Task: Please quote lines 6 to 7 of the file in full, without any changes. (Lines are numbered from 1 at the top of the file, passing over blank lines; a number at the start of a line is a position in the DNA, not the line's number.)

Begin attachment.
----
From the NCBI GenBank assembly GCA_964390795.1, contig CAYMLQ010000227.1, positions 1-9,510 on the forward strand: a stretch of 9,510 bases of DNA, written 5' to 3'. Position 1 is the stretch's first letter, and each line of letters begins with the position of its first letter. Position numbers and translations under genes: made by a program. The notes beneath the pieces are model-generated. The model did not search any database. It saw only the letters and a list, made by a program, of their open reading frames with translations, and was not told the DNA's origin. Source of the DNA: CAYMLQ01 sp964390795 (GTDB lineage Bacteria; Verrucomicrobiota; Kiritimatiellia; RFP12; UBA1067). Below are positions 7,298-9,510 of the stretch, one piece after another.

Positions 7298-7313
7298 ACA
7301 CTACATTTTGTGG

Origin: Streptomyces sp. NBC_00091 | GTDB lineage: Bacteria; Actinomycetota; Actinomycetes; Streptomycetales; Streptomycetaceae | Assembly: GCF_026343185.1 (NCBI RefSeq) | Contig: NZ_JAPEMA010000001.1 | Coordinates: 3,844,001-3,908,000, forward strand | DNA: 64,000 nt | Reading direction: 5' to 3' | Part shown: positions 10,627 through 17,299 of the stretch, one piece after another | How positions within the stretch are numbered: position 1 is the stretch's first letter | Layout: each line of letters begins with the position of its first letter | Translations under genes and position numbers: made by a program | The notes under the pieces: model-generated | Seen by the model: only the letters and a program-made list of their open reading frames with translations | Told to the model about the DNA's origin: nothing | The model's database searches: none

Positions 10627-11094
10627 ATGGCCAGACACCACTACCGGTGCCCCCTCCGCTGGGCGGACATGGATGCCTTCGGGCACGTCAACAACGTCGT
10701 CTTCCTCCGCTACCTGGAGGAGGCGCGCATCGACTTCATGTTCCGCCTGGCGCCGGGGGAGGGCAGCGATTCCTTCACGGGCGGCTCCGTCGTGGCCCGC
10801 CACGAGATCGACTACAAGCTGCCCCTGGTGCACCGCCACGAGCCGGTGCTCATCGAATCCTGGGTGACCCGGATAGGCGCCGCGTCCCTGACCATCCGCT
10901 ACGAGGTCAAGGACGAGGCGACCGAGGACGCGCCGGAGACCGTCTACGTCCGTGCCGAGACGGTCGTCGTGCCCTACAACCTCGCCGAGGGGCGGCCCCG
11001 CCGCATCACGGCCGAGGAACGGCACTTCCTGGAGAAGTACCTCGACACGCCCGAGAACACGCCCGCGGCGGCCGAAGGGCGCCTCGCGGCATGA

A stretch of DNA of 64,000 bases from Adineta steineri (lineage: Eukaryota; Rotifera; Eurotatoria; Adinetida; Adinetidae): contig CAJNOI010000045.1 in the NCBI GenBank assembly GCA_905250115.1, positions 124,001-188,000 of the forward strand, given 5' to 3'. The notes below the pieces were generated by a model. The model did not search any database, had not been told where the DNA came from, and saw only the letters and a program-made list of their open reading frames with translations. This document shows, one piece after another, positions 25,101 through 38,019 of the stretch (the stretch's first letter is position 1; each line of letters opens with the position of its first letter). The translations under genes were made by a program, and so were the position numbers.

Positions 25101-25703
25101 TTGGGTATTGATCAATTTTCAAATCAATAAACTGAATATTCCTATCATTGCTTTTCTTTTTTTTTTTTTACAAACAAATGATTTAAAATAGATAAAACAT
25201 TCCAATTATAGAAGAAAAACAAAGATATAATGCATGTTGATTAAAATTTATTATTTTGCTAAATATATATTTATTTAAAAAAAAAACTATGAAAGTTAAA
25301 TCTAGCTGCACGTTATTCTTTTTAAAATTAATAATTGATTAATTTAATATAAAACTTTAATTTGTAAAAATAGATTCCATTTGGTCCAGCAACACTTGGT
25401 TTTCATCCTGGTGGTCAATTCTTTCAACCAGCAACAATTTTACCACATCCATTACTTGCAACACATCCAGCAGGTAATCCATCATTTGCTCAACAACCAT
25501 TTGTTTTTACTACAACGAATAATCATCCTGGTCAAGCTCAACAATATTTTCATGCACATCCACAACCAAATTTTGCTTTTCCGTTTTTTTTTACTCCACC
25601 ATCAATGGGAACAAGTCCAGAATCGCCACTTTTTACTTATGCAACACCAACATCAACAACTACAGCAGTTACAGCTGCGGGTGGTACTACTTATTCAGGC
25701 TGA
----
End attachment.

Positions 10627-11094
10627 ATGGCCAGACACCACTACCGGTGCCCCCTCCGCTGGGCGGACATGGATGCCTTCGGGCACGTCAACAACGTCGT